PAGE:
U.S. Equal Employment Opportunity Commission
Aid Organization Rejects Applicant Due to Intellectual Disability, Federal Agency Charges
ANCHORAGE, Alaska - Global charitable organization the Salvation Army violated federal law when it refused to hire a young man with an intellectual disability for an entry-level position at its Wasilla, Alaska thrift store, the U.S. Equal Employment Opportunity Commission (EEOC) charged in a lawsuit filed today.
Based on the strength of his initial job interview, EEOC found that the Salvation Army store manager actually recommended hiring the applicant, who was in his early 20s, as a donation attendant in spring 2014. This position required no prior experience and simply involved accepting and sorting goods. The young man had completed high school and a follow-up job readiness program, finished three internships at medical centers, and held a part-time job at a local church. However, the Salvation Army requested a highly unusual second interview, and EEOC charges that the organization ultimately rejected this applicant due to stereotypes about his ability to interact with the public.
Failing to hire a qualified applicant because of a disability violates the Americans with Disabilities Act (ADA). EEOC filed suit in U.S. District Court for the District of Alaska at Anchorage (Case No. 3:16-cv-00240-SLG) after first attempting to reach a pre-litigation settlement through its conciliation process. EEOC seeks monetary damages on behalf of the applicant, and injunctive relief such as training on anti-discrimination laws, posting of anti-discrimination notices at the worksite, and compliance reporting.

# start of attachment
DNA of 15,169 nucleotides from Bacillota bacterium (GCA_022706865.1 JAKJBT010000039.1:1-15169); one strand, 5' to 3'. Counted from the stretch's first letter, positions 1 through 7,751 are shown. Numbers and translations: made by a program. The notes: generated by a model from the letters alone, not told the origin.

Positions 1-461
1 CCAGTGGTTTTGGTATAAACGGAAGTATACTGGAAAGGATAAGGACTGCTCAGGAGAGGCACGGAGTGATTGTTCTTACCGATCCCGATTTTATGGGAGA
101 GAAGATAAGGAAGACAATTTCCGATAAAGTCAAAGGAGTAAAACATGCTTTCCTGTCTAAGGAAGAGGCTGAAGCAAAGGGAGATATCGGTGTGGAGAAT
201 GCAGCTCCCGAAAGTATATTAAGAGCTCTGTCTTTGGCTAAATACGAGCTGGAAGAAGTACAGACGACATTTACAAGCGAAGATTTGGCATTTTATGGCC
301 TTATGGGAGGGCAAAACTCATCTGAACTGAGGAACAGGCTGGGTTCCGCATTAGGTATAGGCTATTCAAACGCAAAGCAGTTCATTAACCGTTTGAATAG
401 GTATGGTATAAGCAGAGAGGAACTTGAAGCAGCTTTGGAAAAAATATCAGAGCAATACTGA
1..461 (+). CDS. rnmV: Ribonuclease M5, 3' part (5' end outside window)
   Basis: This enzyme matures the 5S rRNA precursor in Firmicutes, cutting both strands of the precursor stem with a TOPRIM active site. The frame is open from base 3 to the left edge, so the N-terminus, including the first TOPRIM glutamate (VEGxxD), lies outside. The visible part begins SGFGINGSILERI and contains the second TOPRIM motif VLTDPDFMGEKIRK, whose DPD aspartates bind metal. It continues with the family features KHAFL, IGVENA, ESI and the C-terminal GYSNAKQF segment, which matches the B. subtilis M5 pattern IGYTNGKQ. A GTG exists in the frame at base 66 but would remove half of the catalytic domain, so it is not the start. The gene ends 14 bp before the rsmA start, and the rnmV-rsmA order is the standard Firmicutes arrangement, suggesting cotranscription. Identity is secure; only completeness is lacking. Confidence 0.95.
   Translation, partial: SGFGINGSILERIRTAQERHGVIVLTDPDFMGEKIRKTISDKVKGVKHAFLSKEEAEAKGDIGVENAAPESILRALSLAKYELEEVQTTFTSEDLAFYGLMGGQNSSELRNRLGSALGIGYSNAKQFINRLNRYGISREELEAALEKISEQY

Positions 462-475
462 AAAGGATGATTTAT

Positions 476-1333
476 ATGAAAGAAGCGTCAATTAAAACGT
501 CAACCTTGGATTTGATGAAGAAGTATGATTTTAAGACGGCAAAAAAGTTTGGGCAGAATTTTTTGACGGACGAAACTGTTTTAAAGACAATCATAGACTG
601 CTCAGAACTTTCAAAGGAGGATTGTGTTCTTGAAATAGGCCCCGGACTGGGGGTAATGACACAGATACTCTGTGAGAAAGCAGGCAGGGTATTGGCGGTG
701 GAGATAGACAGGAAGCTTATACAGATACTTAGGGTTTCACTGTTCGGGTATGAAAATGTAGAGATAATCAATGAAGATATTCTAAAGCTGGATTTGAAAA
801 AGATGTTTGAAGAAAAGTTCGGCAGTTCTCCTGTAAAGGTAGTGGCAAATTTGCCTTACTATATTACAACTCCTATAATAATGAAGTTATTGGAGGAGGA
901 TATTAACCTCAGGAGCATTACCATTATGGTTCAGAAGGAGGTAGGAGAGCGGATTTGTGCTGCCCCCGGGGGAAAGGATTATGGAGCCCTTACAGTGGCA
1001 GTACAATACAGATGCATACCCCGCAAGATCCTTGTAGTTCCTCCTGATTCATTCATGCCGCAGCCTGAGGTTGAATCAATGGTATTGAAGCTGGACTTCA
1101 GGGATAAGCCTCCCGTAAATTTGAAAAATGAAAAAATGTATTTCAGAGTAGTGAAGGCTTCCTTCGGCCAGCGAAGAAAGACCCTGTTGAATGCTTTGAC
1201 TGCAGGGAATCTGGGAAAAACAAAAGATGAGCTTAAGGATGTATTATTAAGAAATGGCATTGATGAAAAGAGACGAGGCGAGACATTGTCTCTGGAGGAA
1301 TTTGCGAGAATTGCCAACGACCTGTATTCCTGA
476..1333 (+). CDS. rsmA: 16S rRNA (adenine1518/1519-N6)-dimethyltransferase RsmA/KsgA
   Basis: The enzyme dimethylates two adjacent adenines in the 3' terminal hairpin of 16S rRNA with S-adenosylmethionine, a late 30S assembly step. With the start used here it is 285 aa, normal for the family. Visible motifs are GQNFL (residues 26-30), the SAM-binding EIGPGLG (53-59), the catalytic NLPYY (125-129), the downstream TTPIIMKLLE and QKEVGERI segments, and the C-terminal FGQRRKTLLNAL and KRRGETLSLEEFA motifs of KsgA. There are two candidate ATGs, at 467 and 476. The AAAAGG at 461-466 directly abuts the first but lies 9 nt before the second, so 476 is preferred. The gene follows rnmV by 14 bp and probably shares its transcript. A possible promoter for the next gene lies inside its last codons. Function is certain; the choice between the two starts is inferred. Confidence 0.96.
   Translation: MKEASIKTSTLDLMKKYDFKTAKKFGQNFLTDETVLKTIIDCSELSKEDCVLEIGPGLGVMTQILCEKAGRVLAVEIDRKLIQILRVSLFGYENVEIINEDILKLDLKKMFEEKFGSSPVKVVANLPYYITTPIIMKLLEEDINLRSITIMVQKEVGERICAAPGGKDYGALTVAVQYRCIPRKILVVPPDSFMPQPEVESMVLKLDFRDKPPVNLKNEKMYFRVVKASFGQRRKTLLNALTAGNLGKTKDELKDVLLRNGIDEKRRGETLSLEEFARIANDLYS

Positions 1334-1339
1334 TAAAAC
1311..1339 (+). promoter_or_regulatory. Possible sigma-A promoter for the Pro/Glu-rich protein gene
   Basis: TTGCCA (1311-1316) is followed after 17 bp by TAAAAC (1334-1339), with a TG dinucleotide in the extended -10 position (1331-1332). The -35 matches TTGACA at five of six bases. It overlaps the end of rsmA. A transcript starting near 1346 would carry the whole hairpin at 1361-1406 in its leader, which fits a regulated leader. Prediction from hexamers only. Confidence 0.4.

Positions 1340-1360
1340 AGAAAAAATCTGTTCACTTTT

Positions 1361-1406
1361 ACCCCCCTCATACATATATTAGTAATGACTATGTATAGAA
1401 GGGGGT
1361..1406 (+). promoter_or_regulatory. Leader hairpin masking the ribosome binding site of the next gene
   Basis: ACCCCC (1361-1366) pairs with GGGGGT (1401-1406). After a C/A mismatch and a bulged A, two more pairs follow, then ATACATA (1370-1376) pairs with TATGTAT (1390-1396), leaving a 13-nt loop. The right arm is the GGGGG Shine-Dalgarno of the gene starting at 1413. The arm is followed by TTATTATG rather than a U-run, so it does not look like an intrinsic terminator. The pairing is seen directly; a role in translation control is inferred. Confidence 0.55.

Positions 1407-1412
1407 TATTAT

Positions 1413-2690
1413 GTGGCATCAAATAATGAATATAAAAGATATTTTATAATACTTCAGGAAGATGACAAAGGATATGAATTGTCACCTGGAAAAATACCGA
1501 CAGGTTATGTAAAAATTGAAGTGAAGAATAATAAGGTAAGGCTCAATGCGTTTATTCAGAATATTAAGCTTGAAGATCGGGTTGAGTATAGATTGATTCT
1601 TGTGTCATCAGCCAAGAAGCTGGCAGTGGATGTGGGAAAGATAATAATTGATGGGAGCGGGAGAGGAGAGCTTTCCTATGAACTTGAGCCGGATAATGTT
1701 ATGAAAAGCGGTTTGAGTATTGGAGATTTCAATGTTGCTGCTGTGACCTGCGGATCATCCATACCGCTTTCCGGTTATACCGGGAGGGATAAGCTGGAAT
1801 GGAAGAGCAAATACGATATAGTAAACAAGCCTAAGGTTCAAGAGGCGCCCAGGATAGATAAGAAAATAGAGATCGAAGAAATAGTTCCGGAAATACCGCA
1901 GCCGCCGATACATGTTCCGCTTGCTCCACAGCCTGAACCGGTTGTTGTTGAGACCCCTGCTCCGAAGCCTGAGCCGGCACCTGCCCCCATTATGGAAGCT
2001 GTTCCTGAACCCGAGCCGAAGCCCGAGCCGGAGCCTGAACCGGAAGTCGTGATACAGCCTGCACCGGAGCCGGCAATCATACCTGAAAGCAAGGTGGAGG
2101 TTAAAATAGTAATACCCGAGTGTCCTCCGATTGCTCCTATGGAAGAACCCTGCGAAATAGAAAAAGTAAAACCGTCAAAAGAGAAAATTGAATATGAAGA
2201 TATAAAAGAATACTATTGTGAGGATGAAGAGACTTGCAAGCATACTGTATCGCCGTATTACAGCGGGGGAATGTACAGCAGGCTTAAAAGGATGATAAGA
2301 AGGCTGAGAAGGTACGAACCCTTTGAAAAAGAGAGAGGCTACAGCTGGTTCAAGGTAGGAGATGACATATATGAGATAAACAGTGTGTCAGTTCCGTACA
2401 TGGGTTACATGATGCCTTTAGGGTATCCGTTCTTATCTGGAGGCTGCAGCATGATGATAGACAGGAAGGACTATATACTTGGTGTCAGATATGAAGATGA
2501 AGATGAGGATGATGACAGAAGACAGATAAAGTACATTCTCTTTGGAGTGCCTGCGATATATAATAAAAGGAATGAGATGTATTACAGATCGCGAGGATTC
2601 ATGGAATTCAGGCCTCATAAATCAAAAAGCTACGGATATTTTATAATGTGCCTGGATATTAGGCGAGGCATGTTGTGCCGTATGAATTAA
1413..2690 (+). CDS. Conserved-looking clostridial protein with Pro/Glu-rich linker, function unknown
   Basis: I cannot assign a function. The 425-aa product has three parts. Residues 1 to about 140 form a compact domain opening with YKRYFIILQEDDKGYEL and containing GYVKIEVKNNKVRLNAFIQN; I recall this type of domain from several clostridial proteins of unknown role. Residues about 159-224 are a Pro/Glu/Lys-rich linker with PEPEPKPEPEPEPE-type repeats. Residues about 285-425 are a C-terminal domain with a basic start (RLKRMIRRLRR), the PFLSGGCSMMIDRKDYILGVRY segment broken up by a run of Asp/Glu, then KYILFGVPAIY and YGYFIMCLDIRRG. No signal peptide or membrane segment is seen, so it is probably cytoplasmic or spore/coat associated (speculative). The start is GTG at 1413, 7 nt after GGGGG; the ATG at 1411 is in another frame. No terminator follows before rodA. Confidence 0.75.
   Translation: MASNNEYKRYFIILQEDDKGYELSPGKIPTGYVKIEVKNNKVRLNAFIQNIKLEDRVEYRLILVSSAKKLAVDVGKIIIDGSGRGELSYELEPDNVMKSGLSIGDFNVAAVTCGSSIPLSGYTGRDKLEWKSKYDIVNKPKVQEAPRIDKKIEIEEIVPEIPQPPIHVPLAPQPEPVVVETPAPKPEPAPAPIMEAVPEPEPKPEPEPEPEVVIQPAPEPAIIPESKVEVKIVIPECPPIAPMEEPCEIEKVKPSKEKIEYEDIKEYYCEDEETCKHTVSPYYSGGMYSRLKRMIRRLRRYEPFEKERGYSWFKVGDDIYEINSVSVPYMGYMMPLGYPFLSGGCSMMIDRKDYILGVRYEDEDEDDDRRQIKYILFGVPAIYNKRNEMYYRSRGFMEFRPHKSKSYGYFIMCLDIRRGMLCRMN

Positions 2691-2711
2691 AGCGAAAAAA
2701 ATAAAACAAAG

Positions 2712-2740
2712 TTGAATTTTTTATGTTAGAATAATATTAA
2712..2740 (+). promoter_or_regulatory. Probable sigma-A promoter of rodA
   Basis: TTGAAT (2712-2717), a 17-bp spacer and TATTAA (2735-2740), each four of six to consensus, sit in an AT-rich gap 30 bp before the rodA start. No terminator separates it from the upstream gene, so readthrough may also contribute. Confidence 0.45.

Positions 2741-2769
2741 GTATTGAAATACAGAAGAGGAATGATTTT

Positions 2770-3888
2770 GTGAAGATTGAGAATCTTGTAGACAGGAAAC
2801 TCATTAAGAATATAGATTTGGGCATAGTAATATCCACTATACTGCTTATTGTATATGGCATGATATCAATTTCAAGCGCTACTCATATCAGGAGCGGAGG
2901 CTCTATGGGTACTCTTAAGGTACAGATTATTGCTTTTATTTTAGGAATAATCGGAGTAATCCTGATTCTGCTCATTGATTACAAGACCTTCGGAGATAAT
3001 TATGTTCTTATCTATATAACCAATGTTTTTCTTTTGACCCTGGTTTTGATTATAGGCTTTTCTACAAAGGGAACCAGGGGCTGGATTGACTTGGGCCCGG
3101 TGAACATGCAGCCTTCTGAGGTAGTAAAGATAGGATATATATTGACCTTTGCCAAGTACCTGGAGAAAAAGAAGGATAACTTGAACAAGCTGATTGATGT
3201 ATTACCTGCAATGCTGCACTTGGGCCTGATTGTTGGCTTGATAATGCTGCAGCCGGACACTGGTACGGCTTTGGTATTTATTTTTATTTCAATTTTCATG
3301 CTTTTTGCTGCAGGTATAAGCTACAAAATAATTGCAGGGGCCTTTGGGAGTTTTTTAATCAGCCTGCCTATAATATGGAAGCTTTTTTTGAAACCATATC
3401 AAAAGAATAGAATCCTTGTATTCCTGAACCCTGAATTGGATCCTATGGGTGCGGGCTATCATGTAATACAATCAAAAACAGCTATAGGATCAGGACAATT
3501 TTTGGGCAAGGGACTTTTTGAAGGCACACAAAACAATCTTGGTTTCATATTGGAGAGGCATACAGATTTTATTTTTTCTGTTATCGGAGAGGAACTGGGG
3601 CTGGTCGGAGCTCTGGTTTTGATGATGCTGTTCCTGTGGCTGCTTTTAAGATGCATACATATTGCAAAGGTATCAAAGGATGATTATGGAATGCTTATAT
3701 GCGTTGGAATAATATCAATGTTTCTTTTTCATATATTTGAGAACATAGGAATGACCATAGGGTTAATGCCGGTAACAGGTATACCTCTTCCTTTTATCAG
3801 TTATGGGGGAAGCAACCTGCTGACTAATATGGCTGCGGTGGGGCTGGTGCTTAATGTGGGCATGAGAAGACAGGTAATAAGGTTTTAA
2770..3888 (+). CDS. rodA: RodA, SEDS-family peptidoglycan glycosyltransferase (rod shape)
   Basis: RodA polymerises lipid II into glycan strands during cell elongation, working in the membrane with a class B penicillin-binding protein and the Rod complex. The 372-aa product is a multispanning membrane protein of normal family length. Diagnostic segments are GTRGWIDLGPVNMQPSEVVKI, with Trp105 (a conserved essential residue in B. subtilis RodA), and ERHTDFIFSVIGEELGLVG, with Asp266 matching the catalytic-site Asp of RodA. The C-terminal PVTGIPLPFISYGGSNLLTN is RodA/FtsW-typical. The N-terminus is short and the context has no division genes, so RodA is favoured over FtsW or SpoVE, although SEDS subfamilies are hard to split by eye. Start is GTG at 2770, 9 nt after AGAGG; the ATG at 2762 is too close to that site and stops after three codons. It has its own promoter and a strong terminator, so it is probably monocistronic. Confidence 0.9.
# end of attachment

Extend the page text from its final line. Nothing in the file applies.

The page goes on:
"This applicant was fully capable of doing this entry-level job," said Nancy Sienko, director of EEOC's Seattle Field Office. "Being judged by his disability instead of his actual abilities and accomplishments was a big blow to a young person at the start of his job search - and disadvantaged the Salvation Army as well."
EEOC attorney May Che said, "The ADA was enacted to ensure that employers evaluate candidates based on individual merit rather than general stereotypes about what people with intellectual disabilities can or cannot do. We filed this suit to ensure that all workers have a level playing field and can participate in the workforce to their fullest ability."
According to publicly available information and its website, www.salvationarmyusa.org, the Salvation Army employs over 100,000 people and serves over 120 countries worldwide.
EEOC enforces federal laws prohibiting employment discrimination. Further information about EEOC is available on its website at www.eeoc.gov.